# Information is interesting when it’s relatable
What makes something interesting?. Maybe the best way to answer this question is to understand what information is not interesting. A piece of information is not interesting when it’s you have fully understood it, or it’s not relevant at all to you. If I tell you that the earth is round, you probably won’t find that interesting because it’s something that you have known. If I talk about software architecture to my 3-year-old, she probably won’t find that interesting because she wouldn’t be able to relate.
You can think about two of the examples above as an opposite extreme of a spectrum, therefore something is interesting when a piece of information is falling in the sweet spot of that spectrum. It’s something that you can relate to, but you haven’t fully grasped it yet. You may find them relevant to you because of your personal goal or to your previous experience.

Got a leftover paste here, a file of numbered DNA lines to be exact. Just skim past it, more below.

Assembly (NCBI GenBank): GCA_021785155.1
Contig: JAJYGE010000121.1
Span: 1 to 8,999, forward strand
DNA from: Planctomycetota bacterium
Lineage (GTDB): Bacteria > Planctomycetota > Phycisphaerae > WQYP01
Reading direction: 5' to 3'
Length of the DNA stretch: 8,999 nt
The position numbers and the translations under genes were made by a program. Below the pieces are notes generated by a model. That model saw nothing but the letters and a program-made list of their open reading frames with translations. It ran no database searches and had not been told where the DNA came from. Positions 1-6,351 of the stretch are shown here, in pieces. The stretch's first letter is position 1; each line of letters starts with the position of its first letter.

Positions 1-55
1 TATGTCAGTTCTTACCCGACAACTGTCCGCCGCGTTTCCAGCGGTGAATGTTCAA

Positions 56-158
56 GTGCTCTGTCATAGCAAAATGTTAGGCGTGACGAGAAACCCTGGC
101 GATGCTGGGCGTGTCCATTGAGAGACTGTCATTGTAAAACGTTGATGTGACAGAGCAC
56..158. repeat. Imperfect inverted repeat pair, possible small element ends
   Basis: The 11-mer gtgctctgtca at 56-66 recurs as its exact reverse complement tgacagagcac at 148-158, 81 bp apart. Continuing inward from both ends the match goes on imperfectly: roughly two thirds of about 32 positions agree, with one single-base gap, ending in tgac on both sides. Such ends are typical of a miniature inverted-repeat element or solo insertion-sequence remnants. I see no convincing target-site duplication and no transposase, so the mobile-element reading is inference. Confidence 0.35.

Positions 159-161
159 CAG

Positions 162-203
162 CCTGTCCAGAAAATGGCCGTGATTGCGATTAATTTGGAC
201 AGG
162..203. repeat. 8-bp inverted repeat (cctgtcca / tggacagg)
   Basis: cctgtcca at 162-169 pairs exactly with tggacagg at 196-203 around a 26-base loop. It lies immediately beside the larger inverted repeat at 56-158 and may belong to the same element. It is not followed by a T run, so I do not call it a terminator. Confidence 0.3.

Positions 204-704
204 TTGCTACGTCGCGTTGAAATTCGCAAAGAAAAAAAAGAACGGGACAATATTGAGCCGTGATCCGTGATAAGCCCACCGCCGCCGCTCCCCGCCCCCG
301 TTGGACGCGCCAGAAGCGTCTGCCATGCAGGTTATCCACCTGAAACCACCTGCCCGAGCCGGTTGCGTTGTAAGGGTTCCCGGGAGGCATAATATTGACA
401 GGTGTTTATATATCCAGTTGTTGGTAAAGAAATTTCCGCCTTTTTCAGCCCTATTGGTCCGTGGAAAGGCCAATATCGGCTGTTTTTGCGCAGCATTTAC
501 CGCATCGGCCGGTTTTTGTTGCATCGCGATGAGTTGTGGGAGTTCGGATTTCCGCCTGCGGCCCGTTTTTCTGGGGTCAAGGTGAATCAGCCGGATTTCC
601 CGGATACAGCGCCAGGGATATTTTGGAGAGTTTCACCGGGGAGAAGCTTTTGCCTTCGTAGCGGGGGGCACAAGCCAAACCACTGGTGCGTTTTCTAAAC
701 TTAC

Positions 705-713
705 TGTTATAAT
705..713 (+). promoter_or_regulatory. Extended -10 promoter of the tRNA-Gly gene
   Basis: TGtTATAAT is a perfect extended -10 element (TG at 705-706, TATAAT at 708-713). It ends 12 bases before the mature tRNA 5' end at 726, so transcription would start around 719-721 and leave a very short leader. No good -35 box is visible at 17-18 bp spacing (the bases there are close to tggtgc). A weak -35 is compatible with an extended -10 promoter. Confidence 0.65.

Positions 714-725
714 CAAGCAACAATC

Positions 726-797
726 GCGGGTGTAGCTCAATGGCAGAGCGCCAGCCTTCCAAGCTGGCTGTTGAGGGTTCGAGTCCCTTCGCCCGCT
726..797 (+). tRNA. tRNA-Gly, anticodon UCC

Mihaly, Flow (p. 52).
Sam liked it - the experience resonated with previous things he had enjoyed doing, with feelings he had about nature and beauty, with priorities about what was important that he had established over the years. He felt the experience was something good, something worth seeking out again. Thus he built this accidental event into a structure of goals - […]
We find something interesting whenever we encounter something new that we are able to at least partially relate to our existing knowledge, experience or thoughts to give us some level of understanding of that information, without being able to fully integrate it into our existing knowledge. information that is already known and fully understood is not interesting. […]